A second big takeaway from the conference was putting the nail in the coffin of the myth that saturated fat is a culprit in cardiovascular disease. Recent studies have shown that saturated fat is not responsible for cardiovascular disease. In fact, the low-fat diet push of the ’70s through ’90s is probably one factor that has driven the obesity epidemic–in the absence of satiating fats, people turned to increased carbs–which has only increased the incidence of CV disease. This isn’t a reason to eat cheesecake with abandon (darn) but it is grounds to stop demonizing fat.
In addition to taking the focus off of fat as a dietary bogeyman, presenters at the conference repeatedly stressed the importance of viewing overall dietary patterns, rather than nitpicky numbers and percentages. For the average layperson who wants to lose weight or simply be healthy, this kind of myopia is unnecessary and burdensome.
So what do we tell that layperson who wants to lose weight or be healthy? In the midst of a million diets, cookbooks, blogs, and self-proclaimed experts, is there a one-size-fits-all piece of advice? Well, probably not. But the one recommendation that seemed to come through from most presenters as a great place to start was the Mediterranean diet. It’s plant-based, low-sugar, and healthy-fat-focused. I call that common sense.
And now that we’ve talked Big Takeaways, it’s time for the…
Random Interesting Stuff:
- Calorie intake in the U.S. has increased around 400 calories/day since 1970
- Nutrition facts about nuts are deceiving (in a good way). Because the body only digests about 70% of a nut, you only get 70% of the calories. Also, eating a handful of nuts decreases caloric absorption by 3% over the next 24 hours. So go nuts!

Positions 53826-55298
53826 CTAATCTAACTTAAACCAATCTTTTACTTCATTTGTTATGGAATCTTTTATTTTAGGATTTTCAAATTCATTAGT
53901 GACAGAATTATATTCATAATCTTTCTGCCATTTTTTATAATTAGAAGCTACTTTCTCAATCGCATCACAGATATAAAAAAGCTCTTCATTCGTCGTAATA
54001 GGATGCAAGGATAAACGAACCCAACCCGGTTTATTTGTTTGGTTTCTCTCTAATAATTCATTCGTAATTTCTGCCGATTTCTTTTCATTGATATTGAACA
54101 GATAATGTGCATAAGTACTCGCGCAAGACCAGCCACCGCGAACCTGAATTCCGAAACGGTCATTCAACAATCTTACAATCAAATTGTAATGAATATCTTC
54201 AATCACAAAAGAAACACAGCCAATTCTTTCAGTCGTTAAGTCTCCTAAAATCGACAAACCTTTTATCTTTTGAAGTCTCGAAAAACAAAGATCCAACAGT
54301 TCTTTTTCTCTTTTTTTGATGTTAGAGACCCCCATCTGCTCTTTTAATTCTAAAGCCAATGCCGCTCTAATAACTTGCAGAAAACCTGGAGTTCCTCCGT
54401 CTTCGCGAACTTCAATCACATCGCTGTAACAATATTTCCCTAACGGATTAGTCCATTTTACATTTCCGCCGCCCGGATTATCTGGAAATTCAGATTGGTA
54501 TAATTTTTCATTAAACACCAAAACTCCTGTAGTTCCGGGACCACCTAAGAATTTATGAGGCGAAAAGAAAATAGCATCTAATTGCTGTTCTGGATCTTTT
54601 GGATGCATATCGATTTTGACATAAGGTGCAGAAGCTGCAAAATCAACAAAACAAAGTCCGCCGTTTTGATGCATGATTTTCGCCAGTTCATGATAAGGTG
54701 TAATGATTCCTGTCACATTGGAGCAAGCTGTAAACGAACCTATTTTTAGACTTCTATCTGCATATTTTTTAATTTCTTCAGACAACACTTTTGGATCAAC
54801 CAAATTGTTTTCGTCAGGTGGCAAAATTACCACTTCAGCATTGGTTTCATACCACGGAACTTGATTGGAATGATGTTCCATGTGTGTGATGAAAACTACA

- When Taco Bell recently ran a commercial depicting someone being embarrassed by bringing a veggie tray to a Super Bowl party, all it took was about 40 tweets decrying the ad for Taco Bell to pull it off the air. Grassroots nutrition advocacy, man!
- The top source for omega-3 fatty acids in the American diet? Italian dressing (because of its soybean oil content). Make the better choice and get them from fish and nuts!
- Despite the 18% rise in food allergies from 1997-2007, there are promising treatments for food allergies. The idea of building up an immunity to something is not new, but it can work when applied very gradually. If a child with, say, a peanut allergy eats incrementally larger and larger amounts of peanuts (starting, of course, with a teeny-tiny amount), s/he can eventually become asymptomatic to peanuts. Kinda like…
Interestingly, most people who go through this process then have to eat some small amount of peanuts (or whatever the food may be) every day to maintain their immunity.
So there you have it. What a whirlwind of information my two and a half days in Dallas were. I’m already looking forward to next year, when the conference will be held in Phoenix!